Monday, December 31, 2007

There's No Point Waiting For Tomorrow; It'll Come Of Its Own Accord When It's Ready

"Another year over and what have I done?/All my aspirations have shrivelled in the sun..."

So sang Matt Johnson*, but he was a miserable bastard, and anyway he wasn't exactly right. Well, not if one of his aspirations was to be immortalised in a postmodernist, Verfremdungseffekt-bedecked one-act play written by me when I was in the sixth form, he wasn't. Not many people had that honour, Matt Johnson, I can tell you.

(One day my precocious juvenilia will be sensationally discovered, as a direct result of which there will be a huge The The revival, and a whole new generation of rock writers (probably led by Tim 'I've never heard of David Bowie' 'Jonze') will take great pleasure in deconstructing jejune lyrics about overgrown gardens and weeds and stuff, and wishing they'd been around in Thatcher's Britain when everything was gritty and bleak and real and you could look cool by wearing metal badges with Soviet iconography on them and there were real issues like Greenham Common and British Leyland to sing real songs and write real journalism about.)

Oh right, yes, where was I?

Yes, I decided this morning that I was going to draw this blog to a close today, in a sort of '...and they lived happily ever after'-type way, but then the lovely (and funny and deeply knowledgeable about electronica) Fat Roland said something nice about it, and I decided to continue it forever and ever, so you know who to blame.

And on that cheery note, I wish you all a very happy New Year and I hope that, unlike Matt Johnson, you will realise all of your aspirations** and just generally have a splendid year in 2008.


* Apparently the correct lyric is "Another year older and what have I done?", thus ruining my entire New Year's Eve riff. No gratitude, that Johnson chap. None at all.

** Try keeping them out of direct sunlight, that would seem to be the best approach. Maybe store your aspirations in a cool, dark place. Like under the shed, or in Beth Ditto's loft.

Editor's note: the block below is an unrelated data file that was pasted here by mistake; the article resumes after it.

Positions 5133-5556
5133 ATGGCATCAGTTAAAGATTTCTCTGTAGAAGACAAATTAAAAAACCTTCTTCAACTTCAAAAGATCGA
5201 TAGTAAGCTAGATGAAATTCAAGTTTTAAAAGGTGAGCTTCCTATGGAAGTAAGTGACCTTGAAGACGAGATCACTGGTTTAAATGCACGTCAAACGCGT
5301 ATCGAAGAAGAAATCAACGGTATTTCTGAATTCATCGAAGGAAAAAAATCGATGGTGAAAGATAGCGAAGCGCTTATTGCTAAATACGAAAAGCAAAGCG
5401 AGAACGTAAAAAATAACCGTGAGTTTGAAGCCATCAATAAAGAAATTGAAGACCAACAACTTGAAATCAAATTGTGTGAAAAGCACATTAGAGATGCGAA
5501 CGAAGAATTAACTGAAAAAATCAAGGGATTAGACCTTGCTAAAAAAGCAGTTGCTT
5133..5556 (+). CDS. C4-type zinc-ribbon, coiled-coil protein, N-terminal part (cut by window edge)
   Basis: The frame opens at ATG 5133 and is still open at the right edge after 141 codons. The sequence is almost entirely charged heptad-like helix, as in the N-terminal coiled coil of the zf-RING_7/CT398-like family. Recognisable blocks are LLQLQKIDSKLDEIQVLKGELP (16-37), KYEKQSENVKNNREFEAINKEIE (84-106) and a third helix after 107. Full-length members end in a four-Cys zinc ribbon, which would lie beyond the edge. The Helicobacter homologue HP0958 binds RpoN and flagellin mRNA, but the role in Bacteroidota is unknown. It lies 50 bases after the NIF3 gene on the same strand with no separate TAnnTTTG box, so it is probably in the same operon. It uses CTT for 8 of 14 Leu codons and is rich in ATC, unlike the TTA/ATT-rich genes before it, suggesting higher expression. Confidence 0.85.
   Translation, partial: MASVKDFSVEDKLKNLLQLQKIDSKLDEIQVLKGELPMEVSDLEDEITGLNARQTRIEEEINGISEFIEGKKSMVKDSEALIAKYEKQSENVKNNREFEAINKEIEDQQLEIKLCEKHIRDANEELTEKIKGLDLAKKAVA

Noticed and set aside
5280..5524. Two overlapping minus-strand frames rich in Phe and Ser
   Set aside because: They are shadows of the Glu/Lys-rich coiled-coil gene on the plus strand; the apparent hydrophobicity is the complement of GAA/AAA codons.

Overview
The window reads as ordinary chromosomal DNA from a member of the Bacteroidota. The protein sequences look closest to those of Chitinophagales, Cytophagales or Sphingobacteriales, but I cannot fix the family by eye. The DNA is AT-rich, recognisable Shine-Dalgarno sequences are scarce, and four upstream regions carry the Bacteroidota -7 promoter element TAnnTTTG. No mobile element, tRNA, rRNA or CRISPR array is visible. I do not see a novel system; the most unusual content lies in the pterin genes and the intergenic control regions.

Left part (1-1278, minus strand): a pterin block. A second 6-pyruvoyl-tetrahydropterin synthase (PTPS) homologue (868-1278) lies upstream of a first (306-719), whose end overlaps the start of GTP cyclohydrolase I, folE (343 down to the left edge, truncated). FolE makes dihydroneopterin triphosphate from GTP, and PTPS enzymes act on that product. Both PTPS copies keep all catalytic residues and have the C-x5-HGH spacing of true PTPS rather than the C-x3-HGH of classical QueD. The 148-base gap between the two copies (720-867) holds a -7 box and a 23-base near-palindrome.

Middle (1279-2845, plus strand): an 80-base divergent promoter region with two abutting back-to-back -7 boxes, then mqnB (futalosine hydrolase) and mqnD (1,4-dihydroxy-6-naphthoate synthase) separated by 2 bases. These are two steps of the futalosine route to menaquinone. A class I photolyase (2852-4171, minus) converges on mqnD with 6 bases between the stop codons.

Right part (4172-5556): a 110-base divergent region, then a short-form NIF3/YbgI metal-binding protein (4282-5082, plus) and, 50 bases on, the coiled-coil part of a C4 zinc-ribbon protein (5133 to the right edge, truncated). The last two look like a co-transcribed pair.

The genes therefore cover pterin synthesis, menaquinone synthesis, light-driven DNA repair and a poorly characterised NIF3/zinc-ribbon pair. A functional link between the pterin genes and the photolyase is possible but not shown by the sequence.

8 comments:

Clair said...

NOO, DON'T GO!

Here's to more Happy Ever After (and I do see you and Mr BC in a Terry and June stylee, you know) in 2008.

xx

ScroobiousScrivener said...

Oh thank god for compliments coming along at the right moment, then. And thank you for not announcing the end before you actually changed your mind. I don't need any more stress in my life.

Hooray for happy not-yet-endings!

Annie said...

No no no! On NO ACCOUNT close down your blog. Or I will close down my blog in protest.

Hmm. Must think of better threat.

Happy New Year (and Ever After) to you and Mr BC, dear Patroclus!

Tim Footman said...

Close down your blog and I'll get on the first pedalo to Cornwall and stomp on all your books about cryptography and Pictish things and that.

Incidentally, did your postmodernist, Verfremdungseffekt-bedecked one-act play have apocalyptic overtones? Thought so.

Happy new year, babe.

patroclus said...

Aww, thanks all. Please don't ever shut your blogs down either.

(Tim: Good lord no. But it did have a chorus of singing tea-urns. Imagine a cross between Bertolt Brecht and Victoria Wood, only rubbish.)

cello said...

Oh, you do so like to give us scares from time to time. But I'm very grateful to Fat Roland for reminding you of your own 'beautiful humanity' that is a great joy to many of us. Not to mention your savage irony, filthy humour and elegant prose. Just accept that, like life and children, blogs have to be made the most of and once created cannot be 'shut down'.

Fat Roland said...

The The, crikey, there's a memory right there.

Anyhoo, it seemed my compliment saved the world from destruction just in time. Phew! Tune in again for more nail-biting adventures. (Cut to dramatic theme music.)

patroclus said...

Dun-dun-DUN! FR, if you ever need me to return the compliment, I shall be only too happy.

Cello: Crumbs, if I knew the mighty weight of responsibility I was taking on when I started this blog, I might never have begun. As it is, it's turning out to be the longest commitment I've made in my life - so far outlasting several jobs, one degree and one marriage. Blimey.